Most farmers aren’t lawyers, and they couldn’t begin to tell you where to start looking for answers to even the simplest questions about the federal tax laws or estate planning.
Fortunately, there are experts such as Neil E. Harl who spend much of their lives pouring through the minutiae of the state and federal tax codes and have the ability to translate their findings into language producers can understand.
Dr. Harl, who is now emeritus professor of economics at Iowa State University, began college intending to return to the farm when he completed his education. But an encounter with an Iowa State economics professor convinced him he wanted to know more about economics and agricultural law.
“He just made it come alive for me,” said Dr. Harl, during an interview at his home in Ames not far from the Iowa State campus. “Ihad found a field I felt at home in.”
Harl worked for a time as an editor at Wallace's Farmer magazine, writing, among other things about farm economics and tax issues, after the farm he wanted in southern Iowa wasn't available to him. In 1973, he was given the opportunity to put 10 or 12 of his articles into a book. That became the start of a career pursuing the ins and outs of federal tax law and estate planning.
This past May, Harl and the Agricultural Law Press published the 16th edition of the book, Farm Estate and Business Planning. The book, which is available in print and online, contains 454 pages that include coverage of the new tax legislation passed by Congress and signed by President Obama last December.
“This edition is rather special,” says Harl, “in light of the tax legislation passed in December 2010.”
The ink on the president’s signature was barely dry when Harl began reviewing the several hundred pages of the new law in late December. Using his years of experience in deciphering such language, he finished the revisions to the text of his book in record time.
“It was three weeks from the time I finished until I had the copies back,” he said. He gave credit to his new publisher, Agricultural Law Press for the rapid turnaround of an extremely complicated document.
Harl said it was important to get the book in the hands of farmers quickly because of the nature of the new legislation. Due to what he refers to as the new reality in Washington, Congress made the new legislation effective through 2012. That gives growers only a few months to make use of the provisions.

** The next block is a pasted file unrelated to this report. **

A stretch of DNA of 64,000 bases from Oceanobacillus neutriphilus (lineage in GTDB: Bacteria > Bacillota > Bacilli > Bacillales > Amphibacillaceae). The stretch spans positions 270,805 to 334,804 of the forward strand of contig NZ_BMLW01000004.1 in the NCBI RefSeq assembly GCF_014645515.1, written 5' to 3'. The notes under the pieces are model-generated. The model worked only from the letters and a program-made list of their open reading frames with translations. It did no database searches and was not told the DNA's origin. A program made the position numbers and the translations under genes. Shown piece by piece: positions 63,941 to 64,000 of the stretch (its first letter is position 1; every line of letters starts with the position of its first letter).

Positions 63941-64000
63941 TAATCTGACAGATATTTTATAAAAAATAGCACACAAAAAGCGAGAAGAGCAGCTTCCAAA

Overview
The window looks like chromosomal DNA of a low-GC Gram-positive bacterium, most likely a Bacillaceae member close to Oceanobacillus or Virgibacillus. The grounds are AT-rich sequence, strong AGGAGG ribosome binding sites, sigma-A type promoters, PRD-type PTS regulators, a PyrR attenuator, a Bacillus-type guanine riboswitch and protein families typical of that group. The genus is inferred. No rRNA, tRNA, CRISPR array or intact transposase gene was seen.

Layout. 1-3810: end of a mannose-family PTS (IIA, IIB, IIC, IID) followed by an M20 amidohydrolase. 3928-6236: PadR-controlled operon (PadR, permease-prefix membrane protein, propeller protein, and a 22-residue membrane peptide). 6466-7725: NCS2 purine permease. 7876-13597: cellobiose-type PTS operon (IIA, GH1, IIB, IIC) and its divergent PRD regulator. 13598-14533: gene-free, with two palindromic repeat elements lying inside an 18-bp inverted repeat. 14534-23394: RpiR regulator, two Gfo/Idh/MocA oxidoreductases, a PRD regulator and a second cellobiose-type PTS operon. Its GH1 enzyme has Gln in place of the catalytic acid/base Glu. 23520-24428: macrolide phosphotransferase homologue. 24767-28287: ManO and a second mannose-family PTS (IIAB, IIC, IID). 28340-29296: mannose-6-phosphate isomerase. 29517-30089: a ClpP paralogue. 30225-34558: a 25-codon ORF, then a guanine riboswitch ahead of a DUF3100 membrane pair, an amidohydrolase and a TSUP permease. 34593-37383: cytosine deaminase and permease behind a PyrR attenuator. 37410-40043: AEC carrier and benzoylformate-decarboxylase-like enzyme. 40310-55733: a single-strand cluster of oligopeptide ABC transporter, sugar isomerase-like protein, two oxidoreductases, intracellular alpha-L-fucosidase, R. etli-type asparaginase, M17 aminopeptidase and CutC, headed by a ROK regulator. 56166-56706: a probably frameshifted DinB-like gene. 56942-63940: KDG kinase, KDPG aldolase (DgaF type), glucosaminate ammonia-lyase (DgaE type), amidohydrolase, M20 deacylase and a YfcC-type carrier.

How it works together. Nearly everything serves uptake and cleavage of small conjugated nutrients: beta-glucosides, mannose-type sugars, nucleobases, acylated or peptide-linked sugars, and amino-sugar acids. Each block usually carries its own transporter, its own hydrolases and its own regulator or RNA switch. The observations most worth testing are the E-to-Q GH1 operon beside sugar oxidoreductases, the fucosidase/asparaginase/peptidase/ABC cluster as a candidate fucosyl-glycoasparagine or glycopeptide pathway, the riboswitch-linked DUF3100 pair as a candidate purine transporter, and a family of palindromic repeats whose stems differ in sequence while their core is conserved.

“In 1967, I had my first significant involvement in Washington,” he said. “What I saw then was a tremendous amount of bipartisanship that you just don’t see today. No one is willing to give credence to opposing opinions.”
Harl’s latest book contains extensive coverage of the landmark legislation and updates the 26 chapters with recent developments in farm and ranch estate planning and farm and ranch business planning since the 15th edition was published in 2001. The book is written in easy-to-read language and is designed for use by farm and ranch families.
The book also includes discussion of employment taxes, formation and advantages of use of business entities, federal farm payments, state laws on corporate ownership of farm land, federal gift tax law, annuities, installment obligations, charitable deductions, all with an eye to the least expensive and most efficient transfer of the farm to heirs.
Harl holds a bachelor’s degree and a Ph.D. in economics from Iowa State University and a law degree from the University of Iowa. He is also the Charles F. Curtiss Distinguished Professor in Agriculture and Emeritus Professor of Economics. He retired from the Iowa State University faculty after 40-years service.
Besides the latest edition of Farm Estate and Business Planning, the Agricultural Law Press also publishes a biweekly newsletter, Agricultural Law Digest; a desk reference book, Agricultural Law Manual by Dr. Harl, a college-level text; and Principles of Agricultural Law, by Roger A. McEowen and Dr. Harl. For more information, visit www.AgriLawPress.com.
The latest edition is available in print and all forms of eBook, including the Kindle, Nook and iPad, downloadable from the Agricultural Law Press web page dedicated to this book at http://alp.omnistorefront.com.
Harl is already making plans for another edition when Congress reauthorizes the tax code for 2013.